# Flight to Mars: non-Gomanovsky trajectory, air braking and landing difficulties in a rarefied atmosphere

Autumn, sadness, nostalgia. It's time to unwind, arrange an educational quest for yourself, flying to Mars. Virtually, of course, in Orbiter. And to make it more interesting, we will not slow down Mars by engines, but by friction against the atmosphere.

### Flight plan

For the most understandability and convenience, our flight will be divided into simple stages:

1. Start from Earth.
2. Combining the planes of the orbits.
3. Acceleration to Mars.
4. Trajectory corrections on the way to Mars.
5. Entrance corridor.
6. Braking in the atmosphere.
7. Preparing for landing.
8. Atmospheric flight and landing

### Flight preparation

In addition to Orbiter itself, we only need AerobrakeMFD (the archive can simply be unpacked into the folder of the installed simulator).

### Definitions Used

If you have not read the previous publications of the series, it is worth expanding.
Apocenter is the highest point of the orbit. For the orbit around the Earth, the name "apogee" is also used.
The pericenter is the lowest point of the orbit. For the orbit around the Earth, the name "perigee" is also used.
Orbital inclination - the angle between the orbital plane and another plane (the plane passing through the Earth's equator or the orbital plane of another body) An
ascending node is the point at which the orbit intersects the Earth’s equator plane or the orbit plane of another body, appearing “above” it. “Above” and “below” are defined by the conditional north and south poles.
Descending node- the point at which the orbit crosses the plane of the equator of the Earth or the plane of the orbit of another body, being "below" it. “Above” and “below” are defined by the conditional north and south poles.
For example, if we are talking about the orbit of the moon around the earth, the picture will be as follows:

### Stage 1. Start from the Earth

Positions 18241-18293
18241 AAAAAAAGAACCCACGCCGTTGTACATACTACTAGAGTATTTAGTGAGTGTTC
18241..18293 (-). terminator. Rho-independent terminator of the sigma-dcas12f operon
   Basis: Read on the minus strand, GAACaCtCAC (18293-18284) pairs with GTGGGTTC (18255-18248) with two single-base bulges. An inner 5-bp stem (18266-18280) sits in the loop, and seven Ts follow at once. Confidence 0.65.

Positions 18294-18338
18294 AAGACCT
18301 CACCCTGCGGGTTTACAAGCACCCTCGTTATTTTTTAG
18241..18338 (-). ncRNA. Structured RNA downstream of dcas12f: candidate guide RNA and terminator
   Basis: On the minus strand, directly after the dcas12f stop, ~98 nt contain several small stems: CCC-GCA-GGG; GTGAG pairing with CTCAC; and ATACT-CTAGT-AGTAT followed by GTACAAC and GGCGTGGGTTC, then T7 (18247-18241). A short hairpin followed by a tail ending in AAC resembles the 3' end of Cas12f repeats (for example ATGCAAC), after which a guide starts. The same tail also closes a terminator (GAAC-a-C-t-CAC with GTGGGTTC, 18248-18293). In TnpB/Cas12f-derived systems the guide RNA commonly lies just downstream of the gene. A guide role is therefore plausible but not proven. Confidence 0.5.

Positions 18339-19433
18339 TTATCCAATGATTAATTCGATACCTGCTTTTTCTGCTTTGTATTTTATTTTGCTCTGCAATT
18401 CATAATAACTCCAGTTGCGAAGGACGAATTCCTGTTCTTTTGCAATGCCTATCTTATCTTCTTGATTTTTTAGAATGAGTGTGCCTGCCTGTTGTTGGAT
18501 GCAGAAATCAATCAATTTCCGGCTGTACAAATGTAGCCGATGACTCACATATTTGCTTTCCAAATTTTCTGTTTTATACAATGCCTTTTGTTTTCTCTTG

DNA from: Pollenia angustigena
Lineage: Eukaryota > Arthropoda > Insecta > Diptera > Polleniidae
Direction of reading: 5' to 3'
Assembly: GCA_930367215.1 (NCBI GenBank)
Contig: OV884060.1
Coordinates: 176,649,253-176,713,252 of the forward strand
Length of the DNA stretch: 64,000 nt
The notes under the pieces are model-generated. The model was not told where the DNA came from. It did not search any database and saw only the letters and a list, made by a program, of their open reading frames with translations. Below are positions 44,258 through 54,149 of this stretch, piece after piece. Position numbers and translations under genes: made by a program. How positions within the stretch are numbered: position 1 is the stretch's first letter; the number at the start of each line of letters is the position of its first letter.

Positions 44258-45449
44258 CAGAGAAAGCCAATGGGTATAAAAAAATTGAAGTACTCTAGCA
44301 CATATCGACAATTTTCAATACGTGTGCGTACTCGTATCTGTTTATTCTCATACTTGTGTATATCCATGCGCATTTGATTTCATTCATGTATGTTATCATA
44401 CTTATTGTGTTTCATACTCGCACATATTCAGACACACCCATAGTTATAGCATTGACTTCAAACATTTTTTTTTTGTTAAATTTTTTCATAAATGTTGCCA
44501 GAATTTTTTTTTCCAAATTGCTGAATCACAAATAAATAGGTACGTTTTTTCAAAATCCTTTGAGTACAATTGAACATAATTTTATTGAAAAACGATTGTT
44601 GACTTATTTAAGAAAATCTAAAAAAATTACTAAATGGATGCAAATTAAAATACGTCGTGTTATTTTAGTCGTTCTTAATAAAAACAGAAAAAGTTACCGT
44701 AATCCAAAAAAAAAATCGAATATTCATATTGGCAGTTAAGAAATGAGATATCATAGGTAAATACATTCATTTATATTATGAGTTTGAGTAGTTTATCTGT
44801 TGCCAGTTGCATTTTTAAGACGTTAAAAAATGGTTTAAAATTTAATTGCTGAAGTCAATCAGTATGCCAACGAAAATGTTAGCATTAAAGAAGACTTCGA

First of all, you need to enable the “endless fuel” mode in the “Parameters” section by unchecking: The

script we need is “DG-S ready for takeoff” in the Delta-glider folder. In it, our ship is already standing on the runway at Cape Canaveral, ready for takeoff.

Delta glider - Orbiter's workhorse

Pressing F1 we will switch to the “view from the cockpit” mode. By pressing F8 we switch the view to the “glass cockpit” mode.

On the left and right are multifunction displays (MFD, MFD). We will display various devices that we will need in flight on these displays. MFD hotkeys are used with pre-pressed left and right Shiftfor left and right MFD, respectively. The MFD selection menu is called up by pressing Shift-F1 or by clicking on the MNU button under the MFD. The cockpit is interactive, if you are too lazy to remember hot keys, you can click the buttons with mouse clicks. Switch left MFD mode "Surface" by pressing Shift - F1 , Shift - S , and the right mode "Orbit" pressing Shift - O . For convenience of displaying, we will change the projection mode on the right MFD from ecliptic to ship by pressing Shift - P (MFD will replace ECL with SHP in its upper right part) and change the mode of measuring the height from the center of the celestial body to the height from the surface with the Shift - D combination(MFD will replace the distance of the pericenter and apocenter PeR and ApR to the heights of the pericenter and apocenter PeA and ApA).

I recommend to remember one key combination - the Ctrl - P . On it you can always pause the simulator.

The second very useful set of hot keys controls time - R - slows down time by 10 times, T - speeds up by 10 times.